Theology 3300: Midterm Exam Study Guide Answers
Theology 3300: Midterm Exam Study Guide Answers Theology 3300
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This 7 page Study Guide was uploaded by Shivani Shah on Friday October 7, 2016. The Study Guide belongs to Theology 3300 at St. John's University - New York taught by Father Patrick Flanagan in Fall 2016. Since its upload, it has received 36 views. For similar materials see Moral theology and Healthcare in Honors Sequence Theology and Religious Studies at St. John's University - New York.
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Date Created: 10/07/16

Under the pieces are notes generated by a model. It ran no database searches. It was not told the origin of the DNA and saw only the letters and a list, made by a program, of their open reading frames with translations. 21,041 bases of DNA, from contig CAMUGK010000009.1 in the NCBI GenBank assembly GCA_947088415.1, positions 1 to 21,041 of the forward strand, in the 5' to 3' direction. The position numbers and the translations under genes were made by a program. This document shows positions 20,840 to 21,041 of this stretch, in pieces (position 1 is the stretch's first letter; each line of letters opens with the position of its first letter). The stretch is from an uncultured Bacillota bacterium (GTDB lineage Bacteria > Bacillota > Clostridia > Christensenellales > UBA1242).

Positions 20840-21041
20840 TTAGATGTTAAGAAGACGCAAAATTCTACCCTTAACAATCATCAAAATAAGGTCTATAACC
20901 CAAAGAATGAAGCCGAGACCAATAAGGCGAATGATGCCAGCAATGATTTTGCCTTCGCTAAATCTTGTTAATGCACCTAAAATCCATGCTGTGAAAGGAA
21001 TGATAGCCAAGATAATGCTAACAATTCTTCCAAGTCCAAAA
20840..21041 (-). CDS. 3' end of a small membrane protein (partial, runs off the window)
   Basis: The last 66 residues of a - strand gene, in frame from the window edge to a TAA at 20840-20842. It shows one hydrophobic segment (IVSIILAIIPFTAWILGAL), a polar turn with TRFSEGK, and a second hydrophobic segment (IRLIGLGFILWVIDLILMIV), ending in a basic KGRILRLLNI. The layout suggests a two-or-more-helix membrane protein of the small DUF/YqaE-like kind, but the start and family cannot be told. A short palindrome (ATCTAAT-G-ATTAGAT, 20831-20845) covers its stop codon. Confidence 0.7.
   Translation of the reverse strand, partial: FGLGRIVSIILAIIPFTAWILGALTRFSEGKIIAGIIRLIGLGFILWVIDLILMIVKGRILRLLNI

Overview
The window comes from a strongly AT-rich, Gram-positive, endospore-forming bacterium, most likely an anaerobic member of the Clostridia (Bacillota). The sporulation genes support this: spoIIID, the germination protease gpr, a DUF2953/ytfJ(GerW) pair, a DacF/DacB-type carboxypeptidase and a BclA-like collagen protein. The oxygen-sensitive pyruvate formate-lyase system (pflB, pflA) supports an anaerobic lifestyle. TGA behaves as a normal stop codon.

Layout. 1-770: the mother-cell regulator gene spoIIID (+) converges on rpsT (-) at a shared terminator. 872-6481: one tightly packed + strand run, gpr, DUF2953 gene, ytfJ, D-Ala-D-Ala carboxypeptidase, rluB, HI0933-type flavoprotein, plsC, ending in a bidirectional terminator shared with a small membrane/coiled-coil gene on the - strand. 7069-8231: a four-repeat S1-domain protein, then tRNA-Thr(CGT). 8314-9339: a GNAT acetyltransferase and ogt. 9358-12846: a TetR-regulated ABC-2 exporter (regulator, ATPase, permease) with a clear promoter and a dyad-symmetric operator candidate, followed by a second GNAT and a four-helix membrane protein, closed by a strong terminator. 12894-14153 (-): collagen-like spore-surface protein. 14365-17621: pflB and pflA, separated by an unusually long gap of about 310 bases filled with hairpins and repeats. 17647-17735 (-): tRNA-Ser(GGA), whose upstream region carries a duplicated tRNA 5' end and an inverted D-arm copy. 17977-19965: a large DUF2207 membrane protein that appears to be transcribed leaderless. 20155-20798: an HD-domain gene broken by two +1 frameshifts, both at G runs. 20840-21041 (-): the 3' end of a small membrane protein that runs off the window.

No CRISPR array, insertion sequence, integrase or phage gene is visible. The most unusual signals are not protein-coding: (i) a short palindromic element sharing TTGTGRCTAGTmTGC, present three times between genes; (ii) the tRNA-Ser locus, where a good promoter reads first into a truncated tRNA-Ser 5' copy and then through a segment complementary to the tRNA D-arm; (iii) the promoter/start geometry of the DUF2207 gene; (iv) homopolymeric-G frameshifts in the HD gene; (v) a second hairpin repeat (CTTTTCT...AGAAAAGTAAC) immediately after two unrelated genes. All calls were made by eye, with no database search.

1. Using an example from health care, clearly explain the difference between morality and ethics and why this distinction is helpful in analysis? Morality is pursuit of the good life and ethics are person’s three Vs: virtue, value and vision. This distinction is helpful in analysis because morality can be seen through the things one does, and in ethics lies why one does something. The way to change a person is through their morality. 2. Using an example from health care, clearly explain the difference between morality and law and this distinction is helpful in analysis? Morality sets the maximum for our actions and the law sets the minimum. For example, a healthcare professional such as a doctor is required by law to attend to a patient, listen to their complaint, diagnose them properly, and recommend possible treatments. However, say the patient is elderly and does not have insurance. At this point, there is nothing the doctor can do. The patient can either pay out of pocket for the expensive treatment or go without any treatment at all. The doctor has done what the law required of them. In this situation, the morally correct thing to do is educate the patient on possible insurance options they can get from the government, particularly Medicare. The law does not require a physician to go beyond their job expectation and offer a patient help paying for a medical treatment. However, as healthcare professionals the best interest is always of the patient. It is important to remember that although the abiding by the law is what is expected of a healthcare professional, sometimes one must go beyond that and do the morally correct thing. 3. What motivates person to be morally good? Using the story of the Ring of Gyges, discuss the options a person has in any moral situation and what prompts a person to choose to do the morally right option? There are two answers for what motivates the person to be moral: morality of obligation and morality of happiness. Using the story of Ring of Gyges, a person can either choose to disappear and take the advantage of the ring or choose to be just even with the ring. According to Glaucon, a person chooses a morally right option simply as a compromise or because he fears suffering the legal or societal consequences of acting immorally. However, Socrates would say that what prompts us to live a moral life is the want to live a moral life and that a just person will remain just regardless of the new found power. 4. What is the Hippocratic Oath? Why is this Oath no longer a viable reality in the life of medical personnel? Hippocratic oath is a code of ethics drafted by Hippocrates as a guide to conduct for the medical profession. It is comprised of three parts: first various deities are invoked, second physician commits to take care of his teacher and teacher’s family, and third pledges to fulfil certain responsibilities towards parents. It is no longer viable reality in the life of medical personnels because now they abide by the bioethics for taking decisions regarding life. (pg17 explains in more detail!). Moreover, many medical schools now either don't have the oath or use the updated version of it. 5. Identify three theologians and name their contribution to the conversation on the moral theology of healthcare. Paul Ramsey: Author of “The patient as Person.” He contributed to bioethics by raising questions regarding informed consent, research involving children, changing the definition of death, and organ transplantation. Richard A. McCormick: wrote about theology and bioethics from a catholic point of view and experience. He refuted the statement that faith does not have any influence on bioethics. Joseph Fletcher: Wrote “Situation Ethics.” He said that the church or the physician was no longer the ones that had authority over the body, it was the patient who had the authority. He personified the development of this idea and talked about anonymous insemination donation. 6. Identify and explain three (3) ways the bible or any piece of literature can be analyzed. Literal: reading and interpreting scripture exactly as written (word by word). This is a fundamentalist way of analyzing scripture. Eisegesis: putting meaning into the scripture. Exegesis: taking meaning out of the scripture. This takes into account for who it is meant for, the intent, and how scripture can be interpreted/the meaning today. 7. Christians have understood the role of Bible in the Ethics in a number of ways. Identify and explain four (4) ways. Bible as a… Law code: Bible is understood as a book of eternal laws. It guides us to make laws and regulations. And in the ethical cases, the laws can be interpreted to find an ethical solution. Universal Principles: The bible can be seen as a biblical material that serves as a source of principles for ethical decision making. People can use the underlying principles to solve the problems that include bioethics. Community Narrative: For christians living faithfully is situating themselves in the story of God’s redemptive acts. When you see yourself as a participant in the narrative you realise what is virtuous thing to do. In Bioethics, it guides them in making decisions while being virtuous. Canonical Revelation of Divine Commands and Christian Virtues: Bible is a canonical revelation of God’s commands and christian virtues. Even though it does not address biomedical issues like forbidding the use of human beings as experimental guinea pigs, it talks about the principle of human dignity. 8. What is the relationship between faith and reason? Why is this conversation important to the study of moral theology of healthcare? Faith can be thought of as another philosophy of life, a gift (a kind of virtue) through practice and learning, and a risk. We live in a society that is highly rational in which we use reason to answer everything. The relationship between faith and reason is that they should both be integrated. This is especially important in the study of moral theology of healthcare because mingling and exchanging both ideas, compromising, not dismissing of ideas leads to an open mind. One should not come to rash conclusions based on either faith or reason, but rather try to find a middle ground between both. 9. Explain the distinction between morality of obligation and morality of happiness. Why is this distinction helpful to ethical analysis? Morality of obligation is when somebody does the morally correct thing simply because it is required of them. It can be thought of as a duty or requirement. However, morality of happiness seeks to pursuit the good life. One does the morally correct thing because they wish to flourish as a person and have good character. In ethical analysis, it is important to consider the primary motive behind a person’s intent to do the right thing. Are they doing it because they have to? Or are they seeking the greater good? 10. What does it mean to say “everyone has morality?” Even the most devilish and corrupt of the individuals? Everyone has morality because everyone is in the pursuit of the good life. We all wish to live the best life possible with no regrets or sadness. Although this morality may seem absent in minds devlish/corrupt people such as Adolph Hitler or the KKK, these people committed such sinful actions because they thought what they were doing would lead them to live a good life. 11. Define virtues. Name the two categories of virtues and their composition. Virtue is behaviour showing high moral standards. Virtue = arete = excellence. The two categories are: Cardinal helps us in our interaction with God. It comprises of temperance, prudence, justice, and fortitude. Theological: helps us in our interaction with God. It comprises of Faith, Hope, and charity. 12. What does it mean to say that “virtue lies in the middle?” Give an example from healthcare. “Virtue lies in the middle” means that virtue ethics stems from both justifications of ends (what is the end result) and means (how did one arrive at making a decision). The means are explained by philosopher Emmanuel Kant (the golden rule) in which reasoning is nonnegotiable. The ends are explained by Jeremy Bentham, in which decisions is based on circumstances and utilitarianism plays a role. Virtues account for both the means and ends. In the healthcare industry, one has to be sure the end result (the well being of the patient) is maximal. However, in doing so proper administration of treatment must be given. All laws must be abided by, prescriptions given must be given for valid reasons, and the patient should be aware of what is going on the entire time. 13. Name and explain the four (4) views of science and religion. Indicate who you believe to hold such a view, whether it be an individual or group. The four views of science and religion are: Conflict: The views of science and religion are always in conflict with each other because of their rival literal statements. They have different views to understand the same domains. A individual would hold such a view. Independence: In order to avoid conflict they have to be treated independently. They can be treated differently by the questions they ask, the subject they refer to, and the ways they answer the questions. A group would hole such a view. Dialogue: Dialogue stresses on the similarities that science and religion have. It shows that science and religions are not necessarily always in conflict. It promotes cohesion. Group view. Integration: The ideas of science and religion can be integrated to have a twosided explanation for the same domain. For instance, science explains about the design of the nature and the religion states that God has designed it. Individual view a person who holds this view is Mayim Bialik, who starred in the show The Big Bang Theory but also is a neuroscientist herself. In a video explaining the relationship between her Jewish faith and her science background, she maintained an integrated view of science and religion. She explained that although science does explain a lot of the world around us, there comes a limit. That limit can be further explained and explored through one’s faith and belief of a higher spirit. There is only so much science can explain, for this reason faith also plays a part in her research. 14. Name and explain three (3) ways of approaching decision making, that is the three classical theories. Virtue theory: Virtue theories describe how we ought to live and act in relation with others. They are rooted in virtues that we recognize as necessary to be good person and live a moral life Deontological theory: is the normative ethical position that judges the morality of an action based on the action's adherence to a rule or rules. It is sometimes described as "duty" or "obligation" or "rule" based ethics, because rules "bind you to your duty." Consequentialism: is an approach to Ethics that argues that the morality of an action is contingent on the action's outcome or consequence. Thus, a morally right action is one that produces a good outcome or result, and the consequences of an action or rule generally outweigh all other considerations 15. Exercise on pp. 3236 a multiple choice exercise. Virtue theories: answers that are focused on virtues that we recognize (through shared human experience) as necessary to be a good person and live a moral life in relation to others Deontological theories: the premise of these answers is that some actions are right in themselves and therefore should be done always and everywhere, whereas other actions are always and everywhere wrong and therefore should never be done. The ends never justify the means. What we do matters much more in DTs than who we are becoming or what we hope the results will be. Virtues, intentions, extenuating circumstances, and consequences have little to no relevance. Consequentialist theories: the outcome of our actions (the ends) matters much more than who we are becoming or what we are doing (the means). 16. What is the relationship between autonomy, beneficence, and independence as evidenced in the movie “awakenings?” Autonomy: acceptance of a professional’s judgment on matters within his or her expertise Beneficence: doing good to others through a moral obligation Independence: freedom from the control/guidance of a person/healthcare professional In the movie “awakenings” Leonard’s mom demonstrated autonomy by letting Dr. Seyer use the LDopa drug on her son, even though Seyer was not sure what the drug would exactly do. Seyer shows beneficence by doing more of what is expected of him and examining patients with great care and detail. He believed that these patients are just more than unresponsive human beings, and that something needs to be done. Even if that meant asking the board to administer the expensive drug to all his patients, he did not give up. Simultaneously, he showed independence because he did not abide by what the other doctors said and believed in, and went about his own practice through faith and hope. 17. Name and explain the three requirements for ethics. Identify a contraindication for each. Freedom and Knowledge: In ethics, freedom is divided into two aspects: freedom of choice (our ability of choosing) and freedom of determination (is the freedom to shape our lives and become the person we want and are called to be). Contradiction: LAWS. Reasoning and discernment: Ethics require the ability to reason through a situation and discern which action, among various options, best reflects who we are called to become morally as persons and best promotes the wellbeing of others. Contraindication: blindly following authoritative figures (such as the government) without self reflection. Normative basis: gives us insight into who we should become as persons (being) and how we should act in relation to others, namely, people, God, and creation (doing). Contraindication: having no framework/point of reference in determining our goals in life. Not knowing who we are as a person, and having no principles guiding our day to day actions. 18. Name and explain three levels of healthcare ethics giving an example for each level. Macro: Consists of the health care policy issues. Eg health care financing Middle: Consists of the organizational issues. Eg healthcare organization as a provider Micro: Consists of clinical issues. Eg Allocation of scarce resources. 19. What does human flourishing have to do w/ healthcare? Human flourishing is the ultimate goal of all human beings. We all wish to achieve this good life because it offers us the possibility of living a good life, a life in which we flourish as individuals in relation to other people, God, and creation. In healthcare, it is important that professionals make morally correct decisions so that they can be on the path to human flourishing. By having a patient centered care focus in the healthcare industry, we do the best for others and ultimately build virtue and good character. By practicing and learning in the healthcare industry, virtue can be achieved. 20. Name and explain five (5) principles that flow from the principles of human dignity? Beneficence: the responsibility to promote overall good of others and not to harm others. Veracity: the responsibility to be honest and truthful with others. Autonomy: the freedom to enjoy to choose our own way in life and to make our own decision within moral limits. Privacy/ confidentiality: the responsibility to protect the privacy of the patients and maintain the confidentiality of their medical information. Informed consent: the responsibility to disclose fully all relevant medical information to patients, ensure they understand the information, and allow them the freedom to make their own informed choices. Care for the whole person: the recognition that human beings are not only physical but also psychological, social, spiritual, and moral, and must be viewed and acres for as much. 21. Name and explain five (5) principles that flow from the principles of justice? Rationality: the recognition that, as social beings fundamentally interconnected with others, our personal choices have broader social implications. Solidarity: the responsibility we have to stand with our fellow human beings in time of need, for example, when natural catastrophes occur. Stewardship: the responsibility we have to tend to and care for the gifts and good available to us and to use them responsibility for the benefit of all. Equitable distribution: the recognition that the basic goods of society should be shared equitably. Preferential option for the poor: the determination to judge social policies and programs first of all from the perspective of the poor and marginalized. 22. Define discernment. Explain its role in healthcare decisionmaking. Discernment refers to the skill or virtue of perceiving and distinguishing degrees of value among diverse factors when making decisions. The main goal of moral life is human flourishing understood as love of God. Discernment enables us to pursue this goal by helping us to differentiate among the possible options, make a healthcare decision, and come to the most loving and virtuous response in concrete moral situations. 23. What are six (6) ways of approaching a healthcare case? Gather all the relevant factual information. Identify the ethical issues. Consider what right relationships require and what leads ultimately to human flourishing. Brainstorm possible options Weigh option and select one. Evaluate the decision against external and internal criteria. 24. What is professionalism? Why is this discussion important for the healthcare ethics? Professionalism is the competence or skill expected of a professional. It is also the commitment to particular moral commitments associated with a practise. This discussion is important for healthcare ethics because healthcare professionals make numerous decisions on other patients behalf within the scope of their expertise. With this being said, there is a significant amount of trust from the patient that they have for the healthcare professional. It is important that the healthcare provider makes sound judgments and provides proper treatment.